FRIDAY, Oct. 13, 2017 (HealthDay News) — Freestanding emergency departments (EDs) tend to be located in areas with significantly higher household incomes, according to a study published in the October issue of Health Affairs.
Noting that freestanding EDs are a relatively novel phenomenon, Cedric Dark, M.D., M.P.H., from the Baylor College of Medicine in Houston, and colleagues examined whether freestanding EDs in 2016 were more likely to be in areas of high demand or in those that could yield high profits.
The researchers compared Public Use Microdata Areas and found that those with freestanding EDs had significantly higher household incomes than those without freestanding EDs. This finding was applicable to independent freestanding emergency centers but not satellite emergency centers affiliated with hospitals.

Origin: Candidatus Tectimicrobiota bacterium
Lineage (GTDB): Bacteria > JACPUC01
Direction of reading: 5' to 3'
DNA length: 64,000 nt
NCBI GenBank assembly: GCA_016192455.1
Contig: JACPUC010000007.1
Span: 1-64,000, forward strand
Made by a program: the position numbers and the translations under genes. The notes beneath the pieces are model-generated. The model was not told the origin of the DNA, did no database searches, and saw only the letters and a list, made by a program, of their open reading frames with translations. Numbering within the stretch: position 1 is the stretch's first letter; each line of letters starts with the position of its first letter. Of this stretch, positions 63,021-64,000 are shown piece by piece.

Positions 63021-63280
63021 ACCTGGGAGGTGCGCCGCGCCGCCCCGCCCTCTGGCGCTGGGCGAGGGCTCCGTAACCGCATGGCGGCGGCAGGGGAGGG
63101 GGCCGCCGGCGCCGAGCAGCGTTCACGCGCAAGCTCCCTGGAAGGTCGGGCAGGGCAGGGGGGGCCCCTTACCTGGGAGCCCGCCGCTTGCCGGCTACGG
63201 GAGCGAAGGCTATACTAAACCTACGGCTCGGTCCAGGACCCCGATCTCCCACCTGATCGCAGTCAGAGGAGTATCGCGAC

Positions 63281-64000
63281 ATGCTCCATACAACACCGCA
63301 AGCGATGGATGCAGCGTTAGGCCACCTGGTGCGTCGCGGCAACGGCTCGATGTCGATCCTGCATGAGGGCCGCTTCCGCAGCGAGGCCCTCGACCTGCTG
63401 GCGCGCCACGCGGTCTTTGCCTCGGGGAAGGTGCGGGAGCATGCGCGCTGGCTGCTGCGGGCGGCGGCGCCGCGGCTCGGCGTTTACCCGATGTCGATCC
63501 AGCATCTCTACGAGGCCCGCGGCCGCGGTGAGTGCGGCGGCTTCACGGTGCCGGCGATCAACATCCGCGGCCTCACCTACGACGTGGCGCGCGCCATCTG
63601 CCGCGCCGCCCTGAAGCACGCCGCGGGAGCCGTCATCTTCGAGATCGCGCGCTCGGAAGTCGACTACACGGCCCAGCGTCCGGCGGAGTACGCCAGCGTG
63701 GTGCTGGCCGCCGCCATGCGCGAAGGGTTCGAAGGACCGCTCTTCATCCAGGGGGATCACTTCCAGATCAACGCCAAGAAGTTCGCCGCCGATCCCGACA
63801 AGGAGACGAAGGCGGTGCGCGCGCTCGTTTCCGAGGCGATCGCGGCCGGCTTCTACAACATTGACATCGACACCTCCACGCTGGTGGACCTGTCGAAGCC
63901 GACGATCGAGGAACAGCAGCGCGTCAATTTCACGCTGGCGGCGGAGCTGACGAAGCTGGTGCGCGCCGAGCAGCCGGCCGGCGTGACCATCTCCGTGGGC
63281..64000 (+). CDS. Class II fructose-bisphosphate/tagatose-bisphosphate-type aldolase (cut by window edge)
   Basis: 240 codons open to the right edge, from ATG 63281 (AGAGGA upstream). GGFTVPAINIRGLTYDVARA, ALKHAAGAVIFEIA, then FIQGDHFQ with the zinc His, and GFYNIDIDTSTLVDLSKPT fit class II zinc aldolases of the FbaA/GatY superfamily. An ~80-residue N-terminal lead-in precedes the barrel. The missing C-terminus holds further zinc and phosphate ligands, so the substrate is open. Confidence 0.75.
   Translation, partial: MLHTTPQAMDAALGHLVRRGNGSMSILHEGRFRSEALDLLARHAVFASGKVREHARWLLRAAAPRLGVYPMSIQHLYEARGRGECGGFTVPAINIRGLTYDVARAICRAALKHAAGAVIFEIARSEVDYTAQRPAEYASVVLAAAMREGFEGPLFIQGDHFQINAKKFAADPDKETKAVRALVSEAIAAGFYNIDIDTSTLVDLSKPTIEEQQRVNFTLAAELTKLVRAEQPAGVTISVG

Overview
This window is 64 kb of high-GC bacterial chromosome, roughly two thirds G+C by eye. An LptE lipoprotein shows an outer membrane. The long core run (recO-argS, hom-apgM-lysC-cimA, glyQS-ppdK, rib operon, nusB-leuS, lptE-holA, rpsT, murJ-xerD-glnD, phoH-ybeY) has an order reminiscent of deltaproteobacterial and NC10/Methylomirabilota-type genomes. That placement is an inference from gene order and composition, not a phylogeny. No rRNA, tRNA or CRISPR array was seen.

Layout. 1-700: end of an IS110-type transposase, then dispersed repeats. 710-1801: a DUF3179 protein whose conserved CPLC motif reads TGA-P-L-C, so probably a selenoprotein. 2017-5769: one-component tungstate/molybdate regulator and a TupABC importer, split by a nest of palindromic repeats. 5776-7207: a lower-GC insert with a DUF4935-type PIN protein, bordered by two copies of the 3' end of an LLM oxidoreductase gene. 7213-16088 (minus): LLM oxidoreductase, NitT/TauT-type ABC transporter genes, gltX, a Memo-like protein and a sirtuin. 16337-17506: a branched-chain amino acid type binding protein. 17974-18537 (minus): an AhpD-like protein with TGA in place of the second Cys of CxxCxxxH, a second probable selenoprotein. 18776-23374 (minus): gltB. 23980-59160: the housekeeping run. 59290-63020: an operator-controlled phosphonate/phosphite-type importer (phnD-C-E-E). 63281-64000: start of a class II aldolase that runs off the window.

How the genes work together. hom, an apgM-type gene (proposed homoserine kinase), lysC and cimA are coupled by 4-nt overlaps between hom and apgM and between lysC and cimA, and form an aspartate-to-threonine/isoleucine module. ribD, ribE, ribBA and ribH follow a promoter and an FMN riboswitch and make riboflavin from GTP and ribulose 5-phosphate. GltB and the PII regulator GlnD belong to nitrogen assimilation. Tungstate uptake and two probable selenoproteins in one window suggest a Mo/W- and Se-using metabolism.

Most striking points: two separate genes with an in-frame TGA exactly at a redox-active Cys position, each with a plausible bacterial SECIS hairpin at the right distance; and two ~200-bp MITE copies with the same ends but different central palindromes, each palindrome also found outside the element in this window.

“The business decisions involved in determining where to place such an ED appear similar to decisions of retail clinics and urgent care centers: All of these facilities are concentrated in urban areas with high incomes and insured patients,” the authors write. “These decisions warrant further scrutiny by policy makers to prevent the exacerbation of disparities involving the medically underserved.”
One of the authors disclosed ties to Adeptus Health Inc.
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